New disabling flashlight
According to an article published this month in Technology Review, soon not only will police flashlights temporarily blind robbers, they will be able to cope with them by disorienting them and causing them to vomit. Once the suspects stumble, the police can arrest and handcuff them.
This new flashlight uses a range finder to measure the distance to the target's eyes to adjust the light energy to a level that does not cause permanent damage. It then rapidly fires out a series of pulses of light from an array of super-bright LEDs.
According to Robert Lieberman, CEO of the Californian company Intelligent Optical Systems, and author of the device, the flashes incapacitate a person in two different ways: on the one hand, they produce temporary blindness, as would any bright light; on the other, pulses of light, which rapidly change in color and duration, produce what Lieberman calls psychophysical effects. These effects, whose effectiveness depends on the person, range from disorientation to vertigo or nausea, and disappear in a few minutes.
It is not yet clear why these changing light pulses produce such an effect, although it has been well documented, Lieberman notes. There are helicopter pilots, for example, who have crashed when the sharp flashes of sunlight through the rotating blades have been disoriented.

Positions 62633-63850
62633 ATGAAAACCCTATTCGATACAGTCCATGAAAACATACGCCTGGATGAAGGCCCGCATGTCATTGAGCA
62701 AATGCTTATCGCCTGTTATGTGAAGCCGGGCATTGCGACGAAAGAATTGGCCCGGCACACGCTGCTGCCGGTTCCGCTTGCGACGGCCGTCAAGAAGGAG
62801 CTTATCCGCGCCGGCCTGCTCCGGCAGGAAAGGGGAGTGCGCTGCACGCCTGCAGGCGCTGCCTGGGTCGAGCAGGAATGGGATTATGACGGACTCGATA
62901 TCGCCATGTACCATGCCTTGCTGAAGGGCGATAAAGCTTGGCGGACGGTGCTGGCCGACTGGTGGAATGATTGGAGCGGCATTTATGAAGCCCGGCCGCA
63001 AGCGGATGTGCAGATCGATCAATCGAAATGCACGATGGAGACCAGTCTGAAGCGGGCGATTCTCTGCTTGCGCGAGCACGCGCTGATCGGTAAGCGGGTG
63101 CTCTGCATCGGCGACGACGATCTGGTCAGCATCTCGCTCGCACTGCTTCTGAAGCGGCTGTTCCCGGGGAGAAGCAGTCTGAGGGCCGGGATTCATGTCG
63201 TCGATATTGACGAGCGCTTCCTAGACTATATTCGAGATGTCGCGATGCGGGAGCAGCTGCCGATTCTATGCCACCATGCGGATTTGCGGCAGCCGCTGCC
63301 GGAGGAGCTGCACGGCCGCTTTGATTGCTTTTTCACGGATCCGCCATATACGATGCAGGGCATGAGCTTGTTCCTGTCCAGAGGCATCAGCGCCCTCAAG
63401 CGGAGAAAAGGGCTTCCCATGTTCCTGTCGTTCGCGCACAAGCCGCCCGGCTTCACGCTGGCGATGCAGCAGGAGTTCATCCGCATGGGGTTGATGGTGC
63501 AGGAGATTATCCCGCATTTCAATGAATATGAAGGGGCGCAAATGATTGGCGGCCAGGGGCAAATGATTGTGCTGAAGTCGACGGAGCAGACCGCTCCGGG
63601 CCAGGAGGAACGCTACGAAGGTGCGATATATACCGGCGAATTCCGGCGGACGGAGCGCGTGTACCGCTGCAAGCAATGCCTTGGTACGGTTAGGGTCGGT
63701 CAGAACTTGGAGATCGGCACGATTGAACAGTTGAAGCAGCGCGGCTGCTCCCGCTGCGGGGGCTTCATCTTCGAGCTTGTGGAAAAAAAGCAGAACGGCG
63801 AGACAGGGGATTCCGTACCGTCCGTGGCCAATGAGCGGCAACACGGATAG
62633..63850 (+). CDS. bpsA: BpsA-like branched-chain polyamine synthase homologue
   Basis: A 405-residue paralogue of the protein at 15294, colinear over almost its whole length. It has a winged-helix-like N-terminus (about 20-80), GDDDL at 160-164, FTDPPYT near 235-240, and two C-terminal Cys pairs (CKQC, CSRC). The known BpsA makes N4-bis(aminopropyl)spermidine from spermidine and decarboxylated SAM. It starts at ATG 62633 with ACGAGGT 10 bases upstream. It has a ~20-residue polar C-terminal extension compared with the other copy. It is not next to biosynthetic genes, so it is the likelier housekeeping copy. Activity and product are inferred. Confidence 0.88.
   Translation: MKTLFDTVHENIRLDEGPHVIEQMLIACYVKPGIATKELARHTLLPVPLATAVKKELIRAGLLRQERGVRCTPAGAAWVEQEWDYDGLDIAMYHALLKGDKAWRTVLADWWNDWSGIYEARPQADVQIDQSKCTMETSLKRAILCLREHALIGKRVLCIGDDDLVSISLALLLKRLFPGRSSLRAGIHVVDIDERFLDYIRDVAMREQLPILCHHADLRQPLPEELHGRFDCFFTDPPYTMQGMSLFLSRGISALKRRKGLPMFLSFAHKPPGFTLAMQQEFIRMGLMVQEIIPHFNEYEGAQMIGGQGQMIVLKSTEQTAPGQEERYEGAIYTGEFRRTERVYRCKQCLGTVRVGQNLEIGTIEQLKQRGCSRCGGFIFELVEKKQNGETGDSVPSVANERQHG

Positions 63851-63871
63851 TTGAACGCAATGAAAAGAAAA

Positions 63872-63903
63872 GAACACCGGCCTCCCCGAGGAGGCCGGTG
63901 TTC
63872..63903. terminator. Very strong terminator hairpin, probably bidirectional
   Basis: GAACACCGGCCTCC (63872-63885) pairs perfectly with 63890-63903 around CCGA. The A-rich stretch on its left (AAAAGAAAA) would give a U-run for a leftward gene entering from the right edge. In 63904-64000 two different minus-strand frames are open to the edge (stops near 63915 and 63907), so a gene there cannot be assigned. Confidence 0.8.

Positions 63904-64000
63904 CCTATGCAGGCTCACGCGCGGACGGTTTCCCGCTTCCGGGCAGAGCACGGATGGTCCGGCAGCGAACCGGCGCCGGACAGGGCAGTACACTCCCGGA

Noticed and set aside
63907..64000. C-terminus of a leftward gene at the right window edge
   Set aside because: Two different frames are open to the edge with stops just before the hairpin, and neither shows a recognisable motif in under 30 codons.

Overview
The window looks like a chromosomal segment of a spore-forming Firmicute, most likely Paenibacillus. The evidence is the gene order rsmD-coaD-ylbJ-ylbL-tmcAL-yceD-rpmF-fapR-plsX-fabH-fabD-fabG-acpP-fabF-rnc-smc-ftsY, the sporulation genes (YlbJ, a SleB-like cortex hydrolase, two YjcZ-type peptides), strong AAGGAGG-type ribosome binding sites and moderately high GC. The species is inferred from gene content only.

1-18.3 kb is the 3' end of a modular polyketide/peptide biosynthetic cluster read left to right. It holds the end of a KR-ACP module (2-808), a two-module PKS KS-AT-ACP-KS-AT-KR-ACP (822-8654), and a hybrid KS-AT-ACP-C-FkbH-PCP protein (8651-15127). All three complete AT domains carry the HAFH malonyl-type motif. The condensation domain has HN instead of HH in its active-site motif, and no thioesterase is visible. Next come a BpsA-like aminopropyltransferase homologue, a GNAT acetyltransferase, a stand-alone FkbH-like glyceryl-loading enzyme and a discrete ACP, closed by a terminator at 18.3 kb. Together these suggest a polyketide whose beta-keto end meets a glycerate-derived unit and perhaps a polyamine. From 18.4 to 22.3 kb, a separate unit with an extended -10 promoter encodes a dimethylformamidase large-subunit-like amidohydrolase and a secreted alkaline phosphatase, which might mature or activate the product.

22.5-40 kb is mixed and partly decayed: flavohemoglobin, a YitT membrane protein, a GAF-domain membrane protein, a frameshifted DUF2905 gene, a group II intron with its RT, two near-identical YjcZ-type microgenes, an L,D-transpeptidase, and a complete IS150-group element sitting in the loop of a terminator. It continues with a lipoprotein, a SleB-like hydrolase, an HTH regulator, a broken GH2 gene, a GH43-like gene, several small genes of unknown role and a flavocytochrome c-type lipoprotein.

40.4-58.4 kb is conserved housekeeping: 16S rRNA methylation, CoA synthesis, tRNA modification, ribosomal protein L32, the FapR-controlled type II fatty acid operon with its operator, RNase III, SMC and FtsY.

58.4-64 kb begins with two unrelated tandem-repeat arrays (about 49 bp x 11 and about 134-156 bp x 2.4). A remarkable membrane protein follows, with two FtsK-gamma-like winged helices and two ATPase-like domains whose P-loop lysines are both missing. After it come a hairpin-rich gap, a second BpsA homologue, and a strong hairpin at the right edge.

According to statements from the US Department of Homeland Security (DHS), which is financing the investigation of this new non-lethal weapon, the police, border security agents and the National Guard could be armed with the new flashlight to in 2010. The device is part of a broader initiative to develop non-lethal weapons that can help military personnel and police control crowds and riots.
The flashlight has some disadvantages: the person being pointed at could easily look away, or could be wearing tinted glasses. Therefore, it would be of no use in the event of an officer pursuing a suspect. "It's designed to be used on someone who's coming your way," says Lieberman. Also, the effects of sparkles are less during the day.
Researchers at Intelligent Optical Systems are now analyzing combinations of wavelengths and light intensities to find the ones that have the greatest effect on people while keeping them safe. They also aim to reduce the size of the device to make it more portable. In the fall, the team intends to extensively test these flashes on people from the Institute of Non-Lethal Defense Technology at Pennsylvania State University.
Source: Technology Review